I would think it better to shorten the post to a point where it aligns properly with the pendulum slot in your clock case. That is assuming you have a case prepared for it to go in. The support is unusually long at the moment. The crutch wire will have to be bent a lot, top and bottom...
You could try Curator case restorer or Priory polishes case restorer or Mylands furniture cleaner and reviver.
These all clean - but not too aggressively. Not sure if they will make your clock shine like a dime in a goat's butt though!
I go with JeffG. These are the tools I made up to remove the centre shaft I made up a support for the slotted plate
I used a long hollow ER11 collet extension and collet to grip the shaft nearer to the plate and then tapped the end of the extension.
This worked without any problems.
Thanks Michael for your post,
I have ordered one. Recommendation is worth a lot and it looks good value. The usual frustrations with getting Amazon to provide free postage though! Look forward to using it.
So you will need to drive the clocking machine with either a master clock or a pulse generator. I think National equipment generally runs at 6V DC.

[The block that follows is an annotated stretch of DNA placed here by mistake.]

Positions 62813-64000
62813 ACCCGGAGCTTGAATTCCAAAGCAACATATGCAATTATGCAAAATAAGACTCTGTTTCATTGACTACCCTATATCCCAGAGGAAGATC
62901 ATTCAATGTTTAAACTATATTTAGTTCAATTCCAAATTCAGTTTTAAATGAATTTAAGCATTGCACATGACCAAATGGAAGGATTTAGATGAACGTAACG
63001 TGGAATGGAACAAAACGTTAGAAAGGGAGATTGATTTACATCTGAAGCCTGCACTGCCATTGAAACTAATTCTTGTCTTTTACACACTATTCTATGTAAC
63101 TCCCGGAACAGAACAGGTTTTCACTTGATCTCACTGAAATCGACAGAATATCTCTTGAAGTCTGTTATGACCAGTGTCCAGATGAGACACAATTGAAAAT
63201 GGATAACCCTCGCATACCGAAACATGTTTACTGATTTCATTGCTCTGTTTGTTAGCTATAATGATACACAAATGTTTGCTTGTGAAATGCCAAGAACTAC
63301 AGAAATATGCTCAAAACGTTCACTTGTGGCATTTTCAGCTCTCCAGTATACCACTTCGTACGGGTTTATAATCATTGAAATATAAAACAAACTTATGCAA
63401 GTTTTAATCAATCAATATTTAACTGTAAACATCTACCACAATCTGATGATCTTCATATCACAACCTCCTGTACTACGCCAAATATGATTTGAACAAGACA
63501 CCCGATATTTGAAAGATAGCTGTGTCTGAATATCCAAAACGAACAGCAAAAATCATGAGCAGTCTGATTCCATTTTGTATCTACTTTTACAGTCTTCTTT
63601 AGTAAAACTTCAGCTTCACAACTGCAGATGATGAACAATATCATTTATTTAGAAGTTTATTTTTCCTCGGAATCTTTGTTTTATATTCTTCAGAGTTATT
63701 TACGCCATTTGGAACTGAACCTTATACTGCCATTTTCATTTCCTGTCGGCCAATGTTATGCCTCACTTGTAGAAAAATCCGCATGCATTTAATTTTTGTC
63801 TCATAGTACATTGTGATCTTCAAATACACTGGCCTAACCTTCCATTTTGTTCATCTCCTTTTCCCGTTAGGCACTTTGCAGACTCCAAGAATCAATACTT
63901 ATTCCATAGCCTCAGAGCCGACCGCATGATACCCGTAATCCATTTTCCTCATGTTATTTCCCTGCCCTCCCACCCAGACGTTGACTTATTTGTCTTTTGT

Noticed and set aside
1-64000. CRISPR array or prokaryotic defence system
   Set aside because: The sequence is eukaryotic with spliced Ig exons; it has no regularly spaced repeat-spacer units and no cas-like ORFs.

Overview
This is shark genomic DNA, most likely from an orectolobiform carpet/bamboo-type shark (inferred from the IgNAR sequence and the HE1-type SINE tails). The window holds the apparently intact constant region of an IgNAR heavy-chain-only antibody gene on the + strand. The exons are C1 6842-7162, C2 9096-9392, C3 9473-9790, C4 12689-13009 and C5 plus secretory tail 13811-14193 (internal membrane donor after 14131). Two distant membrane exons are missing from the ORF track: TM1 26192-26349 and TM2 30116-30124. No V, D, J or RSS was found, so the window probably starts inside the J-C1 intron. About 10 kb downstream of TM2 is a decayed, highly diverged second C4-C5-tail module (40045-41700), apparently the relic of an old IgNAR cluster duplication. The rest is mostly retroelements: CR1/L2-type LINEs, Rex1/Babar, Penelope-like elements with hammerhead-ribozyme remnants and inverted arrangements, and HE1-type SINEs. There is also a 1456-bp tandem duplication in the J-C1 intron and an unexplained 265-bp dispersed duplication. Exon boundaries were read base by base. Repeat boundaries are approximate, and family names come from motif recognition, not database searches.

Try blipping a 6V DC power supply across the plug connector terminals to see that the clock moves. Probably in 30 second increments. This voltage is...
Where you have photographed the two solenoids, see if there is a movable bar at one end of the solenoids. If you can depress this and the hands move, it will be pulse driven.
That is how my Gledhill Brook clocks work and very possibly how your clock works.
That's a good starting point. Let us...
The clock should be driven by the weight alone as electrical power is only used to keep the weight at the top of its travel. Is this the case?
I have rebuilt a couple of these clocks and left some notes on the Youtube video I made of one of them - .
Electrical drawings can be found at the...
Hmm. Interesting. These clocks are supposed to have 320g weights. Out of interest I have just put a set of 275's on mine and it is running perfectly well. The cuckoo is a little less racy on the lighter weights and does actually sound better.
On your clock the "Axeman" does not seem to be making...
I have a number of Schmeckenbecher animated cuckoo clocks. They all run with three 320g weights including the "wood chopper". Each presented different challenges to get operational.
The sawing men are working with Germanic efficiency, 24 hours a day, and are directly driven from the escapement...
I happen to have a similar clock right behind me. See picture for chain run.
In order to restore some "stickiness" to the rubber wheels I have found that adding one tight wrap of self amalgamating rubber tape helps.